NEW RULES FOCUS ON IDENTITY THEFT REDFLAGS AND PREVENTION
Under a new federal law, businesses which bill their customers or clients after products or services have been provided are expected to implement a written program guarding against the theft of their employees’, customers’, or clients’ personal information.
The Federal Trade Commission will start enforcing its newly-adopted “red flag rules” on November 1, 2009. These new rules stem from the Fair and Accurate Credit Transaction Act of 2003 (FACTA). Identity theft typically involves the assumption of another person’s entire identity or a combination of parts of identities from various victims. Because more than one-half of identity thefts originate in the workplace, businesses will now be required to implement safeguards.
Professional services firms, such as accountants, doctors, dentists and lawyers who defer payment of a client’s bill following performances of services, will be among those businesses affected by the new FTC requirements. Other businesses subject to the rules include finance companies; automobile dealers that provide or arrange financing; mortgage brokers; utility companies; telecommunications companies; and non-profit and government entities that defer payment for goods or services.
Expected Impact Under the new rules, affected businesses must implement written policies specifying how they will detect the warning signs -- the “red flags” -- that indicate an identity theft may be occurring. Businesses must also show how they will respond to prevent or mitigate identity theft crimes if uncovered.
These written policies are supposed to be tailored to the amount of risk. However, the FTC acknowledges there is no bright-line rule to distinguish between high and low risk. The rules suggest that affected businesses consider such factors as how easily their accounts are opened or accessed and previous experiences with identity theft.
Recommended Response Policies should be in proportion to the risk posed. Affected businesses are advised to consider any “aggravating factors” that may exacerbate the threat. For example “What if we had a security breach?” Examples of appropriate responses could be alerting law enforcement, monitoring customer or client accounts for evidence of identity theft, changing passwords or other security devices controlling account access, reopening accounts with new account numbers, or closing accounts. Under certain circumstances, the rule states that a business may determine no response is necessary.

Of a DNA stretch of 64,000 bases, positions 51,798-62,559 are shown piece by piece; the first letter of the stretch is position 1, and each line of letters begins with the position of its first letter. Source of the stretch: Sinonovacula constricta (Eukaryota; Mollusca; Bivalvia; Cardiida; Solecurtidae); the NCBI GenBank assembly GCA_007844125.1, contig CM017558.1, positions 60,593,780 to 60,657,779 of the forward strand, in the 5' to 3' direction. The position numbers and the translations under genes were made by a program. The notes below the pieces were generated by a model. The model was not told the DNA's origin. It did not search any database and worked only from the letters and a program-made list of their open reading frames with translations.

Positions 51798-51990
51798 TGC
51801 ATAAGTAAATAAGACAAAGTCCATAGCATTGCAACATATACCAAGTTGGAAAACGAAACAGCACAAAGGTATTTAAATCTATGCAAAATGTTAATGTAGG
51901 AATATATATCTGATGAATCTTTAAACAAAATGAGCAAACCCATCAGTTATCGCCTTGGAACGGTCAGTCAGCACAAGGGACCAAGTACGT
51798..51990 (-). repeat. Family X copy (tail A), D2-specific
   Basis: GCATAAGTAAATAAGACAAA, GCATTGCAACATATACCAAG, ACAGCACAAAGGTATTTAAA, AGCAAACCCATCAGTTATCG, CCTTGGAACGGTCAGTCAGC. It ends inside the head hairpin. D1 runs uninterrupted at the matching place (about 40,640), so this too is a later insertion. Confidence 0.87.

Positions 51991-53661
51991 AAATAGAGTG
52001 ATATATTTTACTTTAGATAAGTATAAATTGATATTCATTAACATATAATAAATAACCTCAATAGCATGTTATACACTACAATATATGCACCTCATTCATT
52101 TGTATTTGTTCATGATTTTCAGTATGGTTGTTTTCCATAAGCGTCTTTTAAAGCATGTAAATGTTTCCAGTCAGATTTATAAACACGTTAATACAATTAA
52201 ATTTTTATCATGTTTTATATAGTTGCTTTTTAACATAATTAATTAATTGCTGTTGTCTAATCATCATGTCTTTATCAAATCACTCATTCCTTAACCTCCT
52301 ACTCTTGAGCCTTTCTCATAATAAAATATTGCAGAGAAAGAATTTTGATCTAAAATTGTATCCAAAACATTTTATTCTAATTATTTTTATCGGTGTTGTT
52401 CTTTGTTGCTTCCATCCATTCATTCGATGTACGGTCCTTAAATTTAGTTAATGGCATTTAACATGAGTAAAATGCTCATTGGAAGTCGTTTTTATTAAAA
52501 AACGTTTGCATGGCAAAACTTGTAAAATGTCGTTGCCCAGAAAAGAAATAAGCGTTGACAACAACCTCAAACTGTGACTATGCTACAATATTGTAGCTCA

These written policies should be updated periodically to account for changes in risks to customers’ or clients’ information or innovations in detection of identity theft. A new merger, acquisition, joint venture, service provider arrangement, or other contractual relationship in the future may also prompt the need for an updated written policy.
The rule also requires appointing senior management personnel to implement the program; appropriately educating employees; and overseeing any service provider arrangements. Liability follows a business’ data, so due diligence is necessary to confirm vendor compliance before outsourcing payroll or hiring an office cleaning company.
For more detailed information on how “Red Flag Rules” may affect your business or for help in developing a policy, please call Attorney Bob Duimstra (robert-duimstra @mennlaw.com). All of our attorneys may be reached by phone at 920-731-6631 to discuss any legal services you may require.
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